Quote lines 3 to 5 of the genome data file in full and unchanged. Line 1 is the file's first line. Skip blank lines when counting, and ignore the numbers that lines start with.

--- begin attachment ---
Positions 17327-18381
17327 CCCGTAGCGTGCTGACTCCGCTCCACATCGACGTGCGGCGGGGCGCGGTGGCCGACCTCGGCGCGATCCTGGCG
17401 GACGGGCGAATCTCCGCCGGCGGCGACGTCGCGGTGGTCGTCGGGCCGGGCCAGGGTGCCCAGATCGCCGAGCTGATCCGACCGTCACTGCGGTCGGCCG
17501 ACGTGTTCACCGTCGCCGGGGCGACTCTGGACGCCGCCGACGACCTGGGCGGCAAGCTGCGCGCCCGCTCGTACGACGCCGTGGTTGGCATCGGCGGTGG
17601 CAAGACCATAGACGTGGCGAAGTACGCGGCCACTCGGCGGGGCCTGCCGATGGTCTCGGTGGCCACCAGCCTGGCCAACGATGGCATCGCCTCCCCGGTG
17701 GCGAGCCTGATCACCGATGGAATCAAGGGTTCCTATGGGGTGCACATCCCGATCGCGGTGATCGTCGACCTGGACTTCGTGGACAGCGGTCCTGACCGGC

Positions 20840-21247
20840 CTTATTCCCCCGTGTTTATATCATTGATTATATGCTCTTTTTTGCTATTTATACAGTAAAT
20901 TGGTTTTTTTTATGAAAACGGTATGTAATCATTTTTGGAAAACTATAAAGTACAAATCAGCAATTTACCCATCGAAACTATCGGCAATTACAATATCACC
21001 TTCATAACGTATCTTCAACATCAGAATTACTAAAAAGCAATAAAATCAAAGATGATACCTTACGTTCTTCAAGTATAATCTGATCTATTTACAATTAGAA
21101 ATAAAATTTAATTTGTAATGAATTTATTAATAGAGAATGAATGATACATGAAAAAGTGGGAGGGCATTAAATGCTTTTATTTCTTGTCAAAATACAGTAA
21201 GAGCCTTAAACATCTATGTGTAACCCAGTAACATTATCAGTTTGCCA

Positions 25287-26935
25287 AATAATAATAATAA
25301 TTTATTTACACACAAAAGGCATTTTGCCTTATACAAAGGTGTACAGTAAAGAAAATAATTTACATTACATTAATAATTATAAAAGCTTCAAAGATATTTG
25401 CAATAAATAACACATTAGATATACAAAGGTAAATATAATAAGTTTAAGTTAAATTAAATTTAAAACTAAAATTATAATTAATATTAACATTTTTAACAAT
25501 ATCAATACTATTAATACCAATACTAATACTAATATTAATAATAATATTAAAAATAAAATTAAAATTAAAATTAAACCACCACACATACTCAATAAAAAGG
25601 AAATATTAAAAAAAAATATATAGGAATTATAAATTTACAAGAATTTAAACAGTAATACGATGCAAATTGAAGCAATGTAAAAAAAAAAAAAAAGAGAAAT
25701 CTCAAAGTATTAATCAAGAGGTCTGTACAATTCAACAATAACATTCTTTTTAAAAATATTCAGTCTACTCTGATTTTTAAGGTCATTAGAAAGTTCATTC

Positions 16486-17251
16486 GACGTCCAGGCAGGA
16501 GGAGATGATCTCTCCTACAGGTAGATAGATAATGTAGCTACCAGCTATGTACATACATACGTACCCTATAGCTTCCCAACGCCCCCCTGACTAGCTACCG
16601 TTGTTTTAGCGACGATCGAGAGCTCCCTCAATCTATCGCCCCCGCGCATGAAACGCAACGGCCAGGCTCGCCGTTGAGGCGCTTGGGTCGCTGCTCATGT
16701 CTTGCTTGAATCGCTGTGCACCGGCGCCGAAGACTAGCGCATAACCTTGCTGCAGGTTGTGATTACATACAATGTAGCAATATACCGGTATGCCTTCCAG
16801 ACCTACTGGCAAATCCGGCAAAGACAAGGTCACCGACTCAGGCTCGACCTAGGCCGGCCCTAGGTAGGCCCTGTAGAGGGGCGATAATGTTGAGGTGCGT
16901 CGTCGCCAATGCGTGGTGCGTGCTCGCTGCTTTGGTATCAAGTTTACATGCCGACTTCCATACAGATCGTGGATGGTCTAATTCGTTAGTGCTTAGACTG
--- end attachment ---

17401 GACGGGCGAATCTCCGCCGGCGGCGACGTCGCGGTGGTCGTCGGGCCGGGCCAGGGTGCCCAGATCGCCGAGCTGATCCGACCGTCACTGCGGTCGGCCG
17501 ACGTGTTCACCGTCGCCGGGGCGACTCTGGACGCCGCCGACGACCTGGGCGGCAAGCTGCGCGCCCGCTCGTACGACGCCGTGGTTGGCATCGGCGGTGG
17601 CAAGACCATAGACGTGGCGAAGTACGCGGCCACTCGGCGGGGCCTGCCGATGGTCTCGGTGGCCACCAGCCTGGCCAACGATGGCATCGCCTCCCCGGTG